Cutting super would result in massive tax hike, report finds

Font Size:

The potential scrapping of the legislated superannuation guarantee rise from 9.5 per cent to 12 per cent by 2025 would come at a significant cost to taxpayers, according to new modelling.

Actuarial firm Rice Warner has run the numbers on what the effects of not proceeding with the planned superannuation increases would mean, and the impact on taxpayers would be huge, with Age Pension costs predicted to balloon by $33 billion over coming decades.

According to the modelling, each year that people retire without the benefit of the legislated superannuation boost, pension costs will climb by billions.

Australia’s ageing population means there are fewer taxpayers for every pensioner, making it likely future government would need to raise taxes to meet this bulging pension burden, according to Industry Super Australia chief executive Matthew Linden.

He explained that despite the increased pension costs, workers would still be worse off.

Mr Linden said that figures from the government’s Retirement Income Review reveal that ditching the increase would leave all income groups with lower lifetime disposable incomes.

“Dumping the legislated increase in the SG [superannuation guarantee] will unequivocally leave Australians with less private savings at retirement and more reliant on the publicly funded age pension,” Mr Linden said.   

“There is no free lunch; for every dollar taken out of super early the taxpayer has to pay back even more in higher pension costs – that’s why if the government opts out of super it opts in to higher taxes.

This short-sighted policy will leave workers tens of thousands worse off and a huge pension bill that we will have to pay through higher taxes.”  

In other superannuation news, the Association of Superannuation Funds of Australia (ASFA) has called for changes to increase fairness in the system in its pre-budget submission to the government.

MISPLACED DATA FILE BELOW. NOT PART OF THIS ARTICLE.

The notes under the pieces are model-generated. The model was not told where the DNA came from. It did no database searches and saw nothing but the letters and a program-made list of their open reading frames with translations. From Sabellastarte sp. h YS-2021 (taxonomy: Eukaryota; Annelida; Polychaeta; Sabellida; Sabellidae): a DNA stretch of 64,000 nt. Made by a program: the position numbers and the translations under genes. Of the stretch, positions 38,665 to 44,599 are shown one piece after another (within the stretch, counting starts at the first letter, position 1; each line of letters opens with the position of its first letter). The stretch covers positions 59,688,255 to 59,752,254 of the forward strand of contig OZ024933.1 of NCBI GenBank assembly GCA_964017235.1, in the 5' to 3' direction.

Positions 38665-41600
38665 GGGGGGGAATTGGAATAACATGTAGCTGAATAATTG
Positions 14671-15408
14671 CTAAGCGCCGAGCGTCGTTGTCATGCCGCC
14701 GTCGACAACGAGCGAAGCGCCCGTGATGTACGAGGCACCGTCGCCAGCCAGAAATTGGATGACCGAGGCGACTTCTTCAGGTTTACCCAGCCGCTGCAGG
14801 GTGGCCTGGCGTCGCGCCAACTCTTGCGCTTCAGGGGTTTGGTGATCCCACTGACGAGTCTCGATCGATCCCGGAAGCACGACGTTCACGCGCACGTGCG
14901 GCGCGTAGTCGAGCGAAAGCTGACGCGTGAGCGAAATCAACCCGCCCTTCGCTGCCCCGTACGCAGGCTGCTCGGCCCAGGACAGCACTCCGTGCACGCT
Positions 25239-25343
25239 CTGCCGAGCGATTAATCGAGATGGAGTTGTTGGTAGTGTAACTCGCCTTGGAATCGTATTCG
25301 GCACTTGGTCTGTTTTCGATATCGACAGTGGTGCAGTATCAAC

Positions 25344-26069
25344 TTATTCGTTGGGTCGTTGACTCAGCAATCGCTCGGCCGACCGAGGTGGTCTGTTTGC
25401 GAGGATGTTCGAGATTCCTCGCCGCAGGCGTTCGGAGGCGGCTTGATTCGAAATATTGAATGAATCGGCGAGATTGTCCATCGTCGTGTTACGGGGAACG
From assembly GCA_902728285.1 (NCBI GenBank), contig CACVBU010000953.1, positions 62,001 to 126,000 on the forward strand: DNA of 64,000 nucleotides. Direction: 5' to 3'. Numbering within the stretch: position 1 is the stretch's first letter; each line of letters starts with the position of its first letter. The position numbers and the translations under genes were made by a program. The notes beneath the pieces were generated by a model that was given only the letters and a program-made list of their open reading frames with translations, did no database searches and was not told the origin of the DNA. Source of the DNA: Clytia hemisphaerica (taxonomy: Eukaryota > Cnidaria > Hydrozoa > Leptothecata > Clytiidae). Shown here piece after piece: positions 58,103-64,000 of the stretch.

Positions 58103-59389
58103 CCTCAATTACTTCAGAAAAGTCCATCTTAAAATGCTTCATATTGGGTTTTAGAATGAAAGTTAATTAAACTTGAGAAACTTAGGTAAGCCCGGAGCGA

ASFA chief executive Dr Martin Fahy said the system needed reform to protect lower income earners, including lowering the superannuation taxes for people earning between $37,000 and $45,000, and higher super taxes for higher income earners.

“Superannuation is about ensuring people have adequate income in retirement, it is not about facilitating excessive wealth transfers,” Dr Fahy explained.

According to the association, recent changes in tax rates have created an unintended distortion where low-income earners between $37,000 and $45,000 pay a similar tax rate on superannuation contributions to the marginal tax they pay on wages. 

Dr Fahy believes that the low-income superannuation tax offset should apply to individuals with taxable income of up to $45,000.

As that change would have an impact on government revenue, Dr Fahy believes that the shortfall should be made up through a modest reduction in the Division 293 threshold from $250,000, that is the level at which super contributions are taxed at 30 per cent rather than 15 per cent.

It also suggests removing indexation of the transfer balance cap and removing balances above $5 million from the concessionally taxed superannuation system.

Do you support the legislated increase to the superannuation guarantee? Do you think the government will axe the increase in coming months?

If you enjoy our content, don’t keep it to yourself. Share our free eNews with your friends and encourage them to sign up.

RELATED LINKS

Call to tax retirees' super income

ACOSS seeks a tax on retirees' superannuation earnings to fund aged care.

The superannuation mistake that could cost you $170,000

Choosing the wrong super product could reduce retirement savings by up to $170,000.

Written by Ben



SPONSORED LINKS

Sign-up to the YourLifeChoices Enewsletter

continue reading

Age Pension

Centrelink Q&A: Is it possible to get two pensions?

Doug wonders if it is legal to claim two pensions while living overseas. Q. DougIs it possible to get two...

Property

Older Australians resist downsizing, preferring home to a move

The housing boom is slowing the rate at which Australians are downsizing, with many older homeowners preferring to stay in...

Brain health

Loss of pleasure and happiness linked to dementia

Those living with a type of dementia that affects younger people can't feel as happy as they did before developing the...

Health

Can coffee cure a headache? Or is it the culprit?

If you do enough research on coffee, specifically caffeine, you could start to believe it’s a wonder drug. Health professionals...

Dinner

Pumpkin, Leek and Spinach Quiche

Looking for a no-fuss quiche recipe? Today’s Pumpkin, Leek and Spinach Quiche can be made with no pastry, which makes...

Lifestyle

Pondering love letter etiquette

The French have a lovely name for a love letter - a billet doux. The translation literally means sweet letter...

Lifestyle

Long-lasting beauty treatments to do at home

If this past year has shown us anything, it's that home pampering should not be overlooked. Going to a salon...

Brain health

Medical focus must extend to pre-clinical dementia

Ivan Koychev, University of Oxford 'One more question', is now a regular parting shot from the son or daughter of...

LOADING MORE ARTICLE...